Cole Hamels is anxious to help wildfire victims when he returns home to San Diego next month.
Hamels, whose family was not directly affected by the wildfires, initially wanted to return weeks ago when the fires were blazing out of control and destroying acres upon acres of property, some of it owned by friends and former neighbors.
"Right before I started packing my bags, my parents called and told me not to even come out there, because all the freeways were closed and I'd just be stranded there. That's when I realized it was pretty bad," Hamels told the Philadelphia Daily News.
Hamels had little choice but to wait, but he will have another opportunity to lend a hand when he returns in January to work out with pitching instructor Tom House.
"I understand it's the holiday season, and I'm always willing to give back as much as possible to the community," Hamels said. "I'll definitely donate whatever I can, but I know it'll never amount to what people actually lost. Hopefully, it can at least put a smile on their face."
Meanwhile, he's still preparing for the 2008 season -- and is hoping that he can get through it without missing any time.
"My goal is just to stay healthy," he said. "Being on the injured list isn't fun for me, and it doesn't help the team. I look forward to going out there every five days, so when I miss 30 days, it's pretty hard on me."
Matsui gets rave reviews from Astros: The Houston Astros finalized their three-year contract agreement with second baseman Kaz Matsui. The native of Osaka, Japan, hit .288 with four home runs and 37 RBIs last season for Colorado. He also stole a career-high 32 bases and scored 84 runs, also a career best.
Matsui was one of only six switch-hitters in 2007 (Chone Figgins, Jose Reyes, Brian Roberts, Jimmy Rollins and Shane Victorino) to record at least 30 extra-base hits and 30 stolen bases.
"Kaz is an ideal fit for our club," general manager Ed Wade told Astros.com. "He's an outstanding defensive second baseman and is a perfect fit to hit second behind Michael Bourn. Kaz runs extremely well. He steals bases, moves runners and takes the extra base; he plays the game the right way. With he and Bourn at the top, followed by [Hunter] Pence, [Lance] Berkman and [Carlos] Lee, we should have a very potent offensive attack."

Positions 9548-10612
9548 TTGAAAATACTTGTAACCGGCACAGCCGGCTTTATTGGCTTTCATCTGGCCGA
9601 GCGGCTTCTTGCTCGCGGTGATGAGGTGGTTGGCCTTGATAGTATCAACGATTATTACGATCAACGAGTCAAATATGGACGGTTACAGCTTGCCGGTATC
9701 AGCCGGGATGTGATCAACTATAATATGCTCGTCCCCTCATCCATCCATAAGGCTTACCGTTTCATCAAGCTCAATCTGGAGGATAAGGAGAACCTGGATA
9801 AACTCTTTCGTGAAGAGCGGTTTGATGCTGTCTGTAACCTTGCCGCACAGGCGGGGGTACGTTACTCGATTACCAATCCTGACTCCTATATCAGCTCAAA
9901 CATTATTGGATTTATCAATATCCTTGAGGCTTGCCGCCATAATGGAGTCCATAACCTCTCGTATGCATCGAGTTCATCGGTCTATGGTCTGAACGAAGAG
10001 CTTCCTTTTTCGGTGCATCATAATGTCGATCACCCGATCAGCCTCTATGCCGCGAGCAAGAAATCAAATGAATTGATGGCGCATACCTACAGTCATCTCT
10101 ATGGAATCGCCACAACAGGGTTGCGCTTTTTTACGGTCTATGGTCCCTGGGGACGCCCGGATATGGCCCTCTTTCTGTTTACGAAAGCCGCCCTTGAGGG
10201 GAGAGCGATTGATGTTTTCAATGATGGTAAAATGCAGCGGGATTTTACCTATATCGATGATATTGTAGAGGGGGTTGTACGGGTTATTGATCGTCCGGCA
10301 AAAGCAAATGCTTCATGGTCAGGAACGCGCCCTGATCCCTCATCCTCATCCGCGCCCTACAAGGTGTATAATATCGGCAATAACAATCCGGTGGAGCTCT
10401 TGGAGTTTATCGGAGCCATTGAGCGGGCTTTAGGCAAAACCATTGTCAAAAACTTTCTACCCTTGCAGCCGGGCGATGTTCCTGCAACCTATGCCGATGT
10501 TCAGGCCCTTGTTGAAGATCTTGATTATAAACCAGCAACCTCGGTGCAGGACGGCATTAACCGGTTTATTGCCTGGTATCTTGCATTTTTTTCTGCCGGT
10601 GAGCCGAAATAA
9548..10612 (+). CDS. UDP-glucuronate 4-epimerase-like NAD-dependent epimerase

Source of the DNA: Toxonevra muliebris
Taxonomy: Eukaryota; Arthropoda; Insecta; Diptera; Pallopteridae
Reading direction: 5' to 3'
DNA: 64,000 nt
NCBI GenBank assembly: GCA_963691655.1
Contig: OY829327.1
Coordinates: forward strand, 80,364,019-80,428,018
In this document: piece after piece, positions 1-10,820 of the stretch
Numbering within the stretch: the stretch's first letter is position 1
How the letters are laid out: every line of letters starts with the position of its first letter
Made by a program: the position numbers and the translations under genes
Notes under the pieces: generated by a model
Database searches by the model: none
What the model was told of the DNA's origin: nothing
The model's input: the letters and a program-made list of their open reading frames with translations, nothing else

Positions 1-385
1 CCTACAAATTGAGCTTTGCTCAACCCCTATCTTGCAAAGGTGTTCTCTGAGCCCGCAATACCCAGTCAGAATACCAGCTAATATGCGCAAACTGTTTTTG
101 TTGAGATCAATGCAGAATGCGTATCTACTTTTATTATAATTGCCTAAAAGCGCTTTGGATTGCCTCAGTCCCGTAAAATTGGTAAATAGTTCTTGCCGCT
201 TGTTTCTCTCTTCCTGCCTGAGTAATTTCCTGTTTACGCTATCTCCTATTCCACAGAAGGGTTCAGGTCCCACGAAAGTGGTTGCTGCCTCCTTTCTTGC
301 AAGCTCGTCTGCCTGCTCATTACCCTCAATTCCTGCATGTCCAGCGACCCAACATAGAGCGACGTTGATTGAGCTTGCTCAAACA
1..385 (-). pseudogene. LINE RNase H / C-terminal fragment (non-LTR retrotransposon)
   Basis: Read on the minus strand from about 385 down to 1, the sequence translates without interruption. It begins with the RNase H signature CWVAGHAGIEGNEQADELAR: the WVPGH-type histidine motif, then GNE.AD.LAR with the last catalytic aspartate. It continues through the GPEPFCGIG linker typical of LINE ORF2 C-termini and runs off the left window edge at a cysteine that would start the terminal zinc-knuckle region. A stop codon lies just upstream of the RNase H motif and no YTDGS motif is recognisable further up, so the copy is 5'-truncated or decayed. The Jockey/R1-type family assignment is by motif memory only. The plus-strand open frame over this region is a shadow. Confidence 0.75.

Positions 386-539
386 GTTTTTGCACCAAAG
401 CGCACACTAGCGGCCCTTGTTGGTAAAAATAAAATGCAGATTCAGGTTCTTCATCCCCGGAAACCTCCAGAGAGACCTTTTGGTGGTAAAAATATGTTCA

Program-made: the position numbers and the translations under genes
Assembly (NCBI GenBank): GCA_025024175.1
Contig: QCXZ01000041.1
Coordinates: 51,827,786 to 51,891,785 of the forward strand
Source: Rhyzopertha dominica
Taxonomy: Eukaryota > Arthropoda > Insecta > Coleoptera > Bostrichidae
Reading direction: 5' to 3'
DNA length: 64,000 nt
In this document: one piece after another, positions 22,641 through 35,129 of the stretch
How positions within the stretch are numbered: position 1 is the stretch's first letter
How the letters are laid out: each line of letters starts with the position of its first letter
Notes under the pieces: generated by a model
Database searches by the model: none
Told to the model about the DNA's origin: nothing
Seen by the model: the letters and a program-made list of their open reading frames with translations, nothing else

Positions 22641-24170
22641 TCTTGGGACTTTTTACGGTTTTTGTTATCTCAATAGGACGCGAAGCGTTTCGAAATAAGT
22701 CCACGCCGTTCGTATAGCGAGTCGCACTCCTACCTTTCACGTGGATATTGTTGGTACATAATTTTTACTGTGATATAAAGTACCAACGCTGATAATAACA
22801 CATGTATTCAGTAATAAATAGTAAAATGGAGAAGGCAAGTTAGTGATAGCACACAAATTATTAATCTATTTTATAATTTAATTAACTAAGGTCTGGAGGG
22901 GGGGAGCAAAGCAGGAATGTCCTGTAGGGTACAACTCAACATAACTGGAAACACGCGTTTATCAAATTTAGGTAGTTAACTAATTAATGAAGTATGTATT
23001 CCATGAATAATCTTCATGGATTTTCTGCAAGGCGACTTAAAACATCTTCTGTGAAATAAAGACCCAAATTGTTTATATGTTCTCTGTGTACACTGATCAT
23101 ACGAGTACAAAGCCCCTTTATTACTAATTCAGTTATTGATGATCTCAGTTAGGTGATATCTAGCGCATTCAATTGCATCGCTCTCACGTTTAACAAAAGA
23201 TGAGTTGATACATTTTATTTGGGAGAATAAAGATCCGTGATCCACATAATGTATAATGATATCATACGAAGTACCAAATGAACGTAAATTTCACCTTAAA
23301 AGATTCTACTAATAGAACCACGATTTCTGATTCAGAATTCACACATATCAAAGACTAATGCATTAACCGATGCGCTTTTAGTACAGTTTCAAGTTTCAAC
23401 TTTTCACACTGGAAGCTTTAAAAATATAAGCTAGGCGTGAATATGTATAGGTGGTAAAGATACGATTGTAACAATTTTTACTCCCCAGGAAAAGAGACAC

Matsui started his professional career with the Seibu Lions in 1995 and stayed there through the 2003 season. He signed with the New York Mets in December 2003 and landed with the Rockies on June 9, 2006.
Mets bring Schneider, Church on board from Nats: The New York Mets continue to tweak the roster by trading outfielder Lastings Milledge to the Washington Nationals for catcher Brian Schneider and outfielder Ryan Church. It is a deal general manager Omar Minaya brings "balance" to the team.
"It makes us a better team going into next year," Minaya told Newsday. "I know that names like Schneider and Church are not 'known' names. But they give balance to our team.
"I'm big on defense, and this trade is one where we get offensive production and we also get defense up the middle, defense in the corner and as a whole."
Schneider threw out 29.3 percent of would-be base-stealers last season, ranking third in the National League, while Church is a polished outfielder as well. Despite already trading for Johnny Estrada earlier this offseason, Minaya felt Schneider is too good to pass up and called him the team's new "everyday catcher," despite hitting only .235 with six home runs and 54 RBIs last year.
"One of the bigger parts of my game is working with the pitching staff and sticking to a game plan, executing it along with controlling the running game," Schneider said.
Church is expected to start in right field for the Mets after hitting .272 with 15 homers last season.
Saltalamacchia slated as a catcher for Rangers: Wanting to let Jarred Saltalamacchia know what position he is going to play next season, the Texas Rangers said Saltalamacchia is a catcher -- at least for now. Saltalamacchia, who joined the Rangers at the trade deadline last season, played both first base and catcher for the Rangers.
"Everybody agrees it's in his best interests to catch full-time," general manager Jon Daniels told the Dallas Morning News. "His value is greatest as a catcher, so that's where he's going to be."
Saltalamacchia, however, is not guaranteed the starting spot at catcher as long as the Rangers still have Gerald Laird. Laird will compete with Saltalamacchia for the starting spot. Laird struggled at the plate late in the season, but he threw out 39.8 percent of runners who tried to steal a base against him.
"He's a better player than people give him credit for," Daniels said of Laird. "He made a lot of strides last year. He still has room to grow, and I think there's more there offensively, but he's a good defensive catcher."
Milledge reunites with Nationals' Acta: The Nationals acquired outfielder Lastings Milledge, the 12th overall pick in the 2003 Draft, from the New York Mets in exchange for catcher Brian Schneider and outfielder Ryan Church.
"When you look at a trade like this from our club's perspective, the deal isn't made for the 25-man roster in 2008," general manager Jim Bowden told the Washington Post. "The deal is made to build a championship club."